Dr Ben Shaw
Ben is an archaeologist with a passion for Pacific cultures and exploration. He has undertaken research throughout Papua New Guinea for 14 years and is a lecturer of archaeology at the Australian National University in Canberra, the premier institute of Pacific history. Ben has a wide range of interests, including the development of traditional maritime trade networks, the influence of agriculture on past societies, and people’s response to rising sea levels since the last ice age. He has documented this research in 30 published articles and book chapters.
Growing up in southern New Zealand, Ben spent much of his time exploring the vast mountainous backcountry – ever curious to see what was over the next ridge. From an early age he developed a keen interest on the origins and development of Maori culture after first hearing ancestral stories of master navigators and long-distance voyages that spanned the Pacific Ocean. An interest which has turned into a lifelong pursuit and has taken Ben through Polynesia to Papua New Guinea, where he is now piecing together evidence of Lapita culture, the people who colonised the remote Pacific islands 3000 years ago.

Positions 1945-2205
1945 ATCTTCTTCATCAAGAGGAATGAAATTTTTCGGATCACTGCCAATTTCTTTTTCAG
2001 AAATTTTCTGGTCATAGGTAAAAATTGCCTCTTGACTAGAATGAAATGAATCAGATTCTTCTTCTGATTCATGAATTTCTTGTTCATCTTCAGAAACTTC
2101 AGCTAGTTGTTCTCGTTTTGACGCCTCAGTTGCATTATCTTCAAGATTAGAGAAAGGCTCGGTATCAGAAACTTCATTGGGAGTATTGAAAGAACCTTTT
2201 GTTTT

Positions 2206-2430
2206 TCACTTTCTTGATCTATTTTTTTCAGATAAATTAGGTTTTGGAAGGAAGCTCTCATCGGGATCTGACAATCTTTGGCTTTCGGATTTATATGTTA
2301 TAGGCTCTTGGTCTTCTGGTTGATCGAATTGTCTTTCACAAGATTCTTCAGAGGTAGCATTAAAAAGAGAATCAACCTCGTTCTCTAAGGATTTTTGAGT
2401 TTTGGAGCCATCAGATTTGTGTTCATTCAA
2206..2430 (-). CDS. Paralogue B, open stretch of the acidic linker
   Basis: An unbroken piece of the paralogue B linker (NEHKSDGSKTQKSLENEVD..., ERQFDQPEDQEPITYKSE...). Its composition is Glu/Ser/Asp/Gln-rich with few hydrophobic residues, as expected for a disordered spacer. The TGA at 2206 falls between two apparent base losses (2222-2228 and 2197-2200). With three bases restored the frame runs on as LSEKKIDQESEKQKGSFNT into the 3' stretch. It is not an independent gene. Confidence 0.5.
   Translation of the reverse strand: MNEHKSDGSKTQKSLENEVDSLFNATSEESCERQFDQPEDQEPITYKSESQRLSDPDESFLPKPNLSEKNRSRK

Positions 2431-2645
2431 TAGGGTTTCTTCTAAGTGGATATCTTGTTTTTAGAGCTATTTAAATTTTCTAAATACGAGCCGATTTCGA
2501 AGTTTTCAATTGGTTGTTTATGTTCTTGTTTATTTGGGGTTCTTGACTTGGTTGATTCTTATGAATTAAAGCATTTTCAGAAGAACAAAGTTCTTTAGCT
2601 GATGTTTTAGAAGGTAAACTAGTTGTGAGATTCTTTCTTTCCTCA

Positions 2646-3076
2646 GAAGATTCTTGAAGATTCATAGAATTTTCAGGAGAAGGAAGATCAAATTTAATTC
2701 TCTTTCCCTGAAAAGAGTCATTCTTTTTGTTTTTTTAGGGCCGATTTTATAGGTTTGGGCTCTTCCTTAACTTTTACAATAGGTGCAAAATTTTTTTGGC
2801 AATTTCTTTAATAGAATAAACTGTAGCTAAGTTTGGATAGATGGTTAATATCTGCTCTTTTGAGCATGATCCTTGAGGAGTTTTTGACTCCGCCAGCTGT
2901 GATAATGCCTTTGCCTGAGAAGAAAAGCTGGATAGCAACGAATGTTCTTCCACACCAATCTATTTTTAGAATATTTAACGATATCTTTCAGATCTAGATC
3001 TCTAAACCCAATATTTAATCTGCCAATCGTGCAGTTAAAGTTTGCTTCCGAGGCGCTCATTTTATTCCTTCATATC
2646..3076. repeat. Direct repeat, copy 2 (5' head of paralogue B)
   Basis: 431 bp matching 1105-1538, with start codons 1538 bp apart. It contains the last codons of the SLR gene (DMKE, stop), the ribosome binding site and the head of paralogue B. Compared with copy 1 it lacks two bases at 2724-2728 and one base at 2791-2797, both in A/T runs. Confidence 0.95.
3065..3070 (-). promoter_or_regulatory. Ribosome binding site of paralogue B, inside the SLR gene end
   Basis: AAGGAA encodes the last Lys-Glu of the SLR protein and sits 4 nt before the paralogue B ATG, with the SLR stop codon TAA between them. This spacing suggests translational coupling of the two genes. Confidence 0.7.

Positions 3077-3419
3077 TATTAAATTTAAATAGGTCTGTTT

Ever since Ben’s first trip to Papua New Guinea, he has been enthralled with the hospitality of local communities, the natural beauty of the landscape, and the sheer diversity of cultures and languages. With this enthusiasm, he has undertaken excavations in some of the most remote areas in the country, across many island, coastal and mountain regions spanning 60,000 years of human history. This has included spending 8 months on an isolated island, 4-days boat ride from the mainland, to work alongside local clan groups to record the long-term human history of the island. Most recently, Ben discovered the earliest known village in Papua New Guinea associated with the intensification of agriculture and regional trade.